IELTS vocabulary for communication

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IELTS vocabulary for communication

Essential IELTS vocabulary split into common IELTS topics and subsections. In this lesson, we are focusing on vocabulary used to describe communication – how we communicate, the words we use, non-verbal communication and more.

Take a look at the list below. How many words do you know? We will soon be adding vocabulary exercises to these pages, but for now, we hope the lists help!

IELTS vocabulary for communicationTypes of spoken communication

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  • A discussion – when two or more people discuss a specific matter. It is often a formal situation where topics are discussed, often from different points of view.
  • A conversation – where two or more people talk informally. There may not be a specific topic to discuss or different points of view.
  • A dialogue – very similar to a discussion, although often more formal and with the aim of finding a solution to a specific problem.
  • An interview – a formal meeting where a person is asked questions and their answers are either evaluated or reported.
  • A monologue – a single person speaking for a prolonged period. This is often used in acting, but can also indicate that someone has dominated the conversation and it is only them speaking.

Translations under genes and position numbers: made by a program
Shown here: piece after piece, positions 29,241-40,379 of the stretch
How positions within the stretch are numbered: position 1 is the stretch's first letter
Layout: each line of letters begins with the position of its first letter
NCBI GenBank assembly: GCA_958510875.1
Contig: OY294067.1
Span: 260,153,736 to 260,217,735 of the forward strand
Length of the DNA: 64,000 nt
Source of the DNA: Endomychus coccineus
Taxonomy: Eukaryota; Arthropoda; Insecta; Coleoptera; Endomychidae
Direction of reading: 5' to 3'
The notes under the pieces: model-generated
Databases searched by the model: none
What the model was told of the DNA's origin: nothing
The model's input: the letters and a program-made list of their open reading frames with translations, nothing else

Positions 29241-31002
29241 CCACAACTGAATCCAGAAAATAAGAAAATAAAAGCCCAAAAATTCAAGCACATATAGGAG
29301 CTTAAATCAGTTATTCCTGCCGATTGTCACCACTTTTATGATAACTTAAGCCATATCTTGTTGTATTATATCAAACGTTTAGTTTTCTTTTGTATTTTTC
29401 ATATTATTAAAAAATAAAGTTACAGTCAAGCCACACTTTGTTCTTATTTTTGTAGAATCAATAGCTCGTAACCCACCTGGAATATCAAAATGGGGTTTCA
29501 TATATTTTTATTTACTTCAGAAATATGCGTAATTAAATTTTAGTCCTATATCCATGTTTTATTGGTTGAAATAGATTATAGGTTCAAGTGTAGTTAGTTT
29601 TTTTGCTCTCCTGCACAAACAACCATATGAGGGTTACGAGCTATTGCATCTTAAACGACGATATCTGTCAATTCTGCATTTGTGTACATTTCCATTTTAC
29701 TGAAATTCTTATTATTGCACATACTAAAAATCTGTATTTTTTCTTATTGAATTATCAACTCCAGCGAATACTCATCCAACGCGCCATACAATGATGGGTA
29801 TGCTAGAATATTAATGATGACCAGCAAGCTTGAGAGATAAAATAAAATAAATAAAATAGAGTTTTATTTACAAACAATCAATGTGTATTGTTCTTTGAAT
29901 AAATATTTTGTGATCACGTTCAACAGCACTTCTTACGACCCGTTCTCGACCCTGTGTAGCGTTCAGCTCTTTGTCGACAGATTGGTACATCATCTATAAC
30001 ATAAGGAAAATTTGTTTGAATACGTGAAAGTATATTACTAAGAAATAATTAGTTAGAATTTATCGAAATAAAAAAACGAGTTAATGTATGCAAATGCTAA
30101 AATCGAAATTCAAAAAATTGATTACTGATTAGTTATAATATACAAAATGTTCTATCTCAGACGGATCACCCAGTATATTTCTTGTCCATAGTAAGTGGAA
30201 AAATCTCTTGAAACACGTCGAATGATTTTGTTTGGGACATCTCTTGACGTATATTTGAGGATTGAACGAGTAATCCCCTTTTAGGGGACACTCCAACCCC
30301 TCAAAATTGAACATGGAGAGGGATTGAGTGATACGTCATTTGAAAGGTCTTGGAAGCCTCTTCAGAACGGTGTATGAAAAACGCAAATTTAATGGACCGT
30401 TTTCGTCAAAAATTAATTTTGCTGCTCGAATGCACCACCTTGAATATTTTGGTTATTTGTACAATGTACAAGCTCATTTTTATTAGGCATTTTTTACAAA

• A speech – when a speaker talks in front of an audience for a given purpose (e.g. a wedding speech).
  • A lecture – a speech given to an audience or class, especially for teaching purposes
  • A debate – similar to a discussion, but often used as a formal contest of different points of view (e.g. a political debate)

 

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Communicating without speaking

  • Body language – how a person positions themselves (e.g. facing someone, looking at the floor, crossing their arms) that tells us how someone feels.
  • Non-verbal communication  – similar to sign language, but this can be clear, pre-arranged signals. A policeman directing traffic, for example, often uses his/her arms to tell drivers where to go, when to stop etc – this is non-verbal communication.
  • Sign language  – use of the hands to show words and meaning used by (and to communicate to) deaf people.

Language

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  • Mother tongue – (also called ‘Native language’ or ‘First language’) this is the language you were brought up listening to and speaking
  • Bilingual – the ability to speak fluently and accurately in two languages
  • Multilingual – the ability to speak fluently and accurately in more than two languages
  • Polyglot – a person who is multilingual

Types of communicator / listener

  • Active listener – someone who listens and asks feedback questions to make sure they understood.
  • Inattentive – someone who does not pay close attention to what is being said or shown

Miscellaneous vocabulary for communication

  • Gossip – talking about the personal or private affairs of other people (often based only in rumours, not facts).
  • Hint – an indirect clue or indication, something not said directly (e.g. ‘she hinted that she would like a new computer for her birthday, but didn’t say so directly’).
  • Confession – admitting something that was wrong, illegal or shameful (he gave a confession to the police about the car he stole)

 

 

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